Source of information:
These articles were reprinted from Forum 18 News Service. F18News has
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promote the implementation of Article 18 of the
Universal Declaration of Human Rights and concentrates upon gross
and open breaches of religious freedom, especially situations where the
lives of individuals or groups are threatened, and where the right to gather
based upon belief is threatened. They promote:
||The right to believe, to worship and witness
||The right to change one's belief or religion
||The right to join together and express one's belief.
Ahead of the UN Human Rights Council May 2010 Universal Periodic Review of
Turkey, Forum 18 News Service has found that the country continues to see
serious violations of international human rights standards on freedom of
religion or belief. A long-standing crucially important issue, with many
implications, is that Turkey has not legally recognized religious
communities in their own right as independent communities with full legal
status - such as the right to own places of worship and the legal
protection religious communities normally have in states under the rule of
law. Additionally, the most dangerous threat to individuals exercising
freedom of religion or belief has been a series of violent attacks and
murders on those perceived as threats; in recent years the victims have
been Christians. Turkish citizens have argued to Forum 18 that the
protection of the right of all to freedom of religion or belief, as laid
down in the international human rights standards which Turkey is party to,
should be the standard used by the authorities in all affected fields. They
also argue that the authorities [must] act against the intolerance fuelling
violent attacks and murders.
Turkey religious freedom survey by Otto Oehring & Güzide Ceyhan:
Otmar Oehring is the Head of the Human Rights Office of Missio at:
Ahead of the UN Human Rights Council May 2010 Universal Periodic Review of
Turkey, Forum 18 News Service has found that the country continues to see
serious violations of international human rights standards on freedom of
religion or belief. The single most important and the most long-standing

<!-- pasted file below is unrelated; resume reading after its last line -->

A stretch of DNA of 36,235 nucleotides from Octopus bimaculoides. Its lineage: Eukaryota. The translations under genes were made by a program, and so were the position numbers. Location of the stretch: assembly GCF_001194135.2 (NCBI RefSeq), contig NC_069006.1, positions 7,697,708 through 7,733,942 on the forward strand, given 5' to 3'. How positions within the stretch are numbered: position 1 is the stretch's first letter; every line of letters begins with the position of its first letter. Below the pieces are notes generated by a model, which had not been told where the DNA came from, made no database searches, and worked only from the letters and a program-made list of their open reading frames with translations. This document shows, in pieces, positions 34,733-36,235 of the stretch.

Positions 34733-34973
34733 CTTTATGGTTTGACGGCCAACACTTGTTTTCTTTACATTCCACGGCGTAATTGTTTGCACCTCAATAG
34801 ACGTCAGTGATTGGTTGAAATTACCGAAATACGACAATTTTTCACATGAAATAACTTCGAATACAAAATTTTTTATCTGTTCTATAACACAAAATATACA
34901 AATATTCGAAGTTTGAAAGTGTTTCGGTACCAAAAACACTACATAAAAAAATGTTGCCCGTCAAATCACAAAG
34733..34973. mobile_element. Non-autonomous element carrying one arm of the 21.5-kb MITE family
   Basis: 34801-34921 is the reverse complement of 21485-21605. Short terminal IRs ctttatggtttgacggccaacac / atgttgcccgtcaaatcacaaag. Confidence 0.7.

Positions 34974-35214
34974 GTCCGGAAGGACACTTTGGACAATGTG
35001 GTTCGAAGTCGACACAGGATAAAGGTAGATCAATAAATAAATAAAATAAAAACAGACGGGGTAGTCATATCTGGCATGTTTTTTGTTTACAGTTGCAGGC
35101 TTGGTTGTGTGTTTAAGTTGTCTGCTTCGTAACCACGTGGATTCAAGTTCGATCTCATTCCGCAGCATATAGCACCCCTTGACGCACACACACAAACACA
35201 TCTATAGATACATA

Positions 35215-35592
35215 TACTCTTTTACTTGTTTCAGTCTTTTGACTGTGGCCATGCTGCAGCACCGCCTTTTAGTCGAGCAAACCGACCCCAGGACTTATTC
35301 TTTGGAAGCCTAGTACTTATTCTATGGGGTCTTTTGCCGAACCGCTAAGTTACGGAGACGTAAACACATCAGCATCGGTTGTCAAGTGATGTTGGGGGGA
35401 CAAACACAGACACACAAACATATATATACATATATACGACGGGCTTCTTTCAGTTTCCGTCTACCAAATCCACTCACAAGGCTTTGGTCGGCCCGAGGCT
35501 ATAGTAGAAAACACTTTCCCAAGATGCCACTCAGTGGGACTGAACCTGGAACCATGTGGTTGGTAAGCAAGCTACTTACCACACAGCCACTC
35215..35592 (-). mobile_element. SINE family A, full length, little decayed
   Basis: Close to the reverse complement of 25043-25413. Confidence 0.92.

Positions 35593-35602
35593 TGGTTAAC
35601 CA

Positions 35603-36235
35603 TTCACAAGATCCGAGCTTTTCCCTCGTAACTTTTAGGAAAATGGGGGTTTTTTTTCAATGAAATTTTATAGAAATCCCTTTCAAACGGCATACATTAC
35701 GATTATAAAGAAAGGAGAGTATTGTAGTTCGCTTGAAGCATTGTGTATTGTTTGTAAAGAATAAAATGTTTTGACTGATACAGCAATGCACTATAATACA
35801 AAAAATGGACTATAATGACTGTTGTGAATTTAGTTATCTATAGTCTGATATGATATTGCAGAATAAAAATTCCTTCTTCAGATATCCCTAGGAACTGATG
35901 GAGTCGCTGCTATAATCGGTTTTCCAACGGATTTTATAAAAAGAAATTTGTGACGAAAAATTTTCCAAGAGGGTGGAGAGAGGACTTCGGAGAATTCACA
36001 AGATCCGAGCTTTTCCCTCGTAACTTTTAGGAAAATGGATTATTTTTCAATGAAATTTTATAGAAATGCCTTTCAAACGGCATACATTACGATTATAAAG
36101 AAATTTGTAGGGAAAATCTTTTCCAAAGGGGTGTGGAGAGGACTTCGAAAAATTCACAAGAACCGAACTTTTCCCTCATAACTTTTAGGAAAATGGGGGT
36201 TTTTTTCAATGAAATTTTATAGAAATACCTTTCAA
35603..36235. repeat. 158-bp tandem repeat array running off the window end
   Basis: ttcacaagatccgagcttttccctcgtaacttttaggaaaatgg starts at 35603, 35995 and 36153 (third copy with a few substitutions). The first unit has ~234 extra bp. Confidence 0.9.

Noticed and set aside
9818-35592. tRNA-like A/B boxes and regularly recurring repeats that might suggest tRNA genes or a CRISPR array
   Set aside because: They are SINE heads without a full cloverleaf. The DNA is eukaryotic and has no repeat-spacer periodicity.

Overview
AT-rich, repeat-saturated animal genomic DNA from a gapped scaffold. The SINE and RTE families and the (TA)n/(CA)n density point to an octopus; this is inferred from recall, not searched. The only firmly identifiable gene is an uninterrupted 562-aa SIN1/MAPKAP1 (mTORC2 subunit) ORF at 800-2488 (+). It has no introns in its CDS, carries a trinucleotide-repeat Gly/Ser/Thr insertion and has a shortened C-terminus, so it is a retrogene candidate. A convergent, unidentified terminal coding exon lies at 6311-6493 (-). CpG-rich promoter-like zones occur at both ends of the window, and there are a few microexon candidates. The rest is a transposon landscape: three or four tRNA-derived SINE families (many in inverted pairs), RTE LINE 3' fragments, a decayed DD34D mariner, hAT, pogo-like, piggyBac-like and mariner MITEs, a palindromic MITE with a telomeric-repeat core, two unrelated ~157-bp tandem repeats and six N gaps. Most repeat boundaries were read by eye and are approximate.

issue is the fact that - despite undertaking to do so in the 1923 Lausanne
Treaty - Turkey has not legally recognized non-Muslim religious communities
in their own right as independent communities with full legal status - such
as the right to own places of worship and the legal protection religious
communities normally have in states under the rule of law. This problem
faces all religious communities in Turkey, including those which were not
present in 1923. Even the majority Sunni Islamic community is not
recognized in this way, instead being under the control of the Diyanet, or
Presidency of Religious Affairs, which reports directly to the Prime
Minister. Additionally, the most dangerous threat to individuals exercising
freedom of religion or belief has been a series of violent attacks and
murders on those perceived as threats. In recent years the victims have
Turkey straddles Europe and Asia and has a population of over 72 million,
about three-quarters of them ethnic Turks. The next largest ethnic group
are the Kurds, with smaller numbers of ethnic Arabs, Circassians,
Armenians, Laz, Georgians, Greeks, Jews and others. An estimated 99 per
cent of the population are of a Muslim background, mainly Sunnis, with 20
to 30 per cent of the population being Alevis, and very small numbers of
Shias. The largest non-Muslim religious community are Christians, with the
Armenian Apostolic being the largest church followed by Syrian Orthodox,
Greek Orthodox, Catholics of various rites and Protestants. Baha'is and
Jehovah's Witnesses are present in smaller numbers - in the case of Baha'is
The "deep state" -- military, security, bureaucracy and elite
representatives -- have been unhappy with the rise of the ruling AKP party.
The deep state remains wedded to Mustafa Kemal AtatÃ¼rk's "secularism" as
they understand it. This entails overt state control of Islam through the
Diyanet, which reports directly to the Prime Minister, and enshrines
serious restrictions on the ability of non-Muslims and Muslims outside
state control to exercise freedom of religion or belief. It is difficult to
reconcile with the Constitution's statement that the Republic is a secular
state, as this "secularism" gives state-run Sunni Islam rights which no
other group enjoys. It also imposes controls on state-run Sunni Islam
imposed on no other group, such as on the content of sermons. The Diyanet
is funded with tax collected from all citizens, regardless of their
religion or belief, and supports tax exemptions for the only mosques
permitted (those controlled by the Diyanet) and employs and pays the
salaries of their imams. No other faith, or indeed non-state-controlled
Muslim group, is permitted to train its clergy in Turkey.
Among the other problems flowing from the state definition of "secularism"
are continuing and long-standing problems caused by the ban on religious
communities' themselves owning property. Communities as diverse as Alevi
Muslims, Catholics, Greek Orthodox, Protestants, and the Syrian Orthodox
Church have seen no significant progress in resolving property problems.
Examples include no progress on recognising Alevi Muslim cem houses as